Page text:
What a wonderful tour of Cindy's garden! The roses and other blooms look very healthy, even after the freeze. I especially like how you took the panorama photo - I can never get those to look good myself. Yours is so nicely focused and shows what a beautiful cottage garden it is.

    Kathy

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  2. Looks like good use of your time! Super garden!!!

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  3. She has a wonderful garden and I loved seeing it through your lens...Until today, I hadn't noticed what a great color her bottle tree is and that the color is repeated in several other garden accents...lovely isn't it! gail

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  4. What a beautiful example of a cottage garden.

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  5. Wow, what a wonderful home and garden she has. Isn't it fun seeing garden bloggers in their natural habitat, LOL?

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  6. What a great tour! I love Cindy's cottage garden. It's a great example of taking a suburban residential lot and taking it out of the ordinary. It feels warm, approachable, happy. I'm sure the birds and butterflies love it too. Thanks for sharing.

    And thanks for stopping by Hill Country Mysteries. I'll be following your recovery from the deep freeze too.

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  7. I could not agree more, it is a beautiful cottage garden. Toadflax is a lovely little plant. I grew it several years ago and fell in love with it. Sadly I do not have it now as the rabbits have taken a liking to it.

    It is a joy seeing other bloggers gardens.....

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  8. Lovely photos! I particularly liked the toadflax, I have cultivated native wild toadflax here but it isn't nearly as showy and pretty as Cindy's.

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  9. Luv the Queen Anne's Lace, the toadflax....it all looks lovely and inviting. And I think the photo of your friend, Cindy, is terrific. She looks happy to be in her garden with you.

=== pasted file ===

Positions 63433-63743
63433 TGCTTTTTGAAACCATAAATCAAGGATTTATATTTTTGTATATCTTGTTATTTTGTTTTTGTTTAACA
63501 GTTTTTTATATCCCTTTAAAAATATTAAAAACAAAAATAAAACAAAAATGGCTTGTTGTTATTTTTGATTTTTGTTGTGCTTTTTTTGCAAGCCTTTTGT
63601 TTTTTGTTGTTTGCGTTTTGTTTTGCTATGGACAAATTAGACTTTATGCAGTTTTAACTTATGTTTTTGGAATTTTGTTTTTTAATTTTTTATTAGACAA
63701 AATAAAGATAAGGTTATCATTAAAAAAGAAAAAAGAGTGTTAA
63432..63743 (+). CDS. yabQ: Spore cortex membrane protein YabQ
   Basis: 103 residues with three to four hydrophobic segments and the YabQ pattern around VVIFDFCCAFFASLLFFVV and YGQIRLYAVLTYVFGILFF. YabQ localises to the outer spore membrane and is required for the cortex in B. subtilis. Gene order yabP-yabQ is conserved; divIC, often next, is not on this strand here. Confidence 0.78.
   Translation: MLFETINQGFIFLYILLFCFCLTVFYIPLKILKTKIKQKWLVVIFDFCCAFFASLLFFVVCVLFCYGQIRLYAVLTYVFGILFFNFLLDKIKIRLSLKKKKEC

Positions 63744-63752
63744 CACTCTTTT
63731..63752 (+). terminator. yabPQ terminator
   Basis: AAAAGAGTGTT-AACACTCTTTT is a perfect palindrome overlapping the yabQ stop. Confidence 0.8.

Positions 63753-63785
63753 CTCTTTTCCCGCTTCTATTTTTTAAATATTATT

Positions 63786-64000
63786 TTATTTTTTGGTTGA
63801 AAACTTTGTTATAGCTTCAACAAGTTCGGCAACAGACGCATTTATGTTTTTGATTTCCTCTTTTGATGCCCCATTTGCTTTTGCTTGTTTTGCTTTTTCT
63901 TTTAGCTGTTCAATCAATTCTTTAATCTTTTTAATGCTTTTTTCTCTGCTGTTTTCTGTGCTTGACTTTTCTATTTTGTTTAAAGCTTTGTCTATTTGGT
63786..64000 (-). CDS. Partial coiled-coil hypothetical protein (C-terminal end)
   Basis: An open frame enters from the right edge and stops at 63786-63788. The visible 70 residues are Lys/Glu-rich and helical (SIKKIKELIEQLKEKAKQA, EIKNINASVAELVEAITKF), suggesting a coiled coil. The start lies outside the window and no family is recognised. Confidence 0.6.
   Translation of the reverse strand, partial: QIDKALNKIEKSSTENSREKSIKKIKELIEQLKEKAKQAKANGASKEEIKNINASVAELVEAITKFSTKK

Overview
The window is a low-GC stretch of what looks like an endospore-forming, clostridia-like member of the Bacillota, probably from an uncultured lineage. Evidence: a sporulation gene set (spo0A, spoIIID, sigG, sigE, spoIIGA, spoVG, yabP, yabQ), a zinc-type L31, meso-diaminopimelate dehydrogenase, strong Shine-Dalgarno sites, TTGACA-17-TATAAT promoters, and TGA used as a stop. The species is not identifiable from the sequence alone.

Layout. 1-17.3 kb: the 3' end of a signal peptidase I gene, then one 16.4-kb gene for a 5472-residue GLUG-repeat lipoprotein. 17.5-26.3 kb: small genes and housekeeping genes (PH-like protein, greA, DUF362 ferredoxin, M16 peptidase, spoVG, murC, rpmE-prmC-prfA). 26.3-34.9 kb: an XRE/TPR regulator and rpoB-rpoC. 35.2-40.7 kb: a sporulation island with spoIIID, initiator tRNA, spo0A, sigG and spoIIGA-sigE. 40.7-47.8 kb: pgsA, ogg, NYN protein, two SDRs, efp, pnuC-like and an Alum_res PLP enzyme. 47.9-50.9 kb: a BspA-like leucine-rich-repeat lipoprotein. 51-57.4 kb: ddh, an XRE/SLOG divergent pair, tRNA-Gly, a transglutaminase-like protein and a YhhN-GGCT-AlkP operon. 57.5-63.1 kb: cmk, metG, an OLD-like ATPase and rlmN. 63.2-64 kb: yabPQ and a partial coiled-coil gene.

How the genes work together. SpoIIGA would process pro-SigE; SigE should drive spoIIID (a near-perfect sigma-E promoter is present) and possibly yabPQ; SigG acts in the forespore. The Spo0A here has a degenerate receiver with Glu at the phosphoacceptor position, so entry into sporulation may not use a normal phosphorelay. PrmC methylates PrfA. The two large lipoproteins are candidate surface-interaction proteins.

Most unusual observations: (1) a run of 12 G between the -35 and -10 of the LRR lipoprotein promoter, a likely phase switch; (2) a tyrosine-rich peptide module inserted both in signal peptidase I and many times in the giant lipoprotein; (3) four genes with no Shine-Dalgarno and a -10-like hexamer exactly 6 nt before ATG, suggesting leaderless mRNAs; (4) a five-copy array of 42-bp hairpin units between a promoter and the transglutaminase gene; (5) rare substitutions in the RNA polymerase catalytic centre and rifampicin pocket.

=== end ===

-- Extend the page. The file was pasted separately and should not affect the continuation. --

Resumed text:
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  10. Thanks for this wonderful tour, Jean! I've been looking forward to reading your post ever since I read on Cindy's blog that you had dropped by for a visit. It's always interesting to see a blogger's garden from another's point of view. Oh, now I really need to plant some toadflax!

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  11. Thank you so much Jean for taking us on a tour of Cindy's beautiful garden. I love it because I don't think we've ever seen the front before. So lovely all of it. Glad you both had a wonderful time there and at the nursery.~~Dee

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  12. It's great to see a garden blogger's garden through another garden blogger's lens. It looks just lovely now. I'm so jealous that you got to visit Cindy's wonderful garden & go plant shopping with her.

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  13. Jean: You are the traveling blogger. What fun to visit Cindy's garden. I think your pictures are beautiful and hope to someday see the garden in person.

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  14. Oh, I've been here! Isn't Cindy's garden wonderful? I think it's much better than even the photographs can show.

    Robin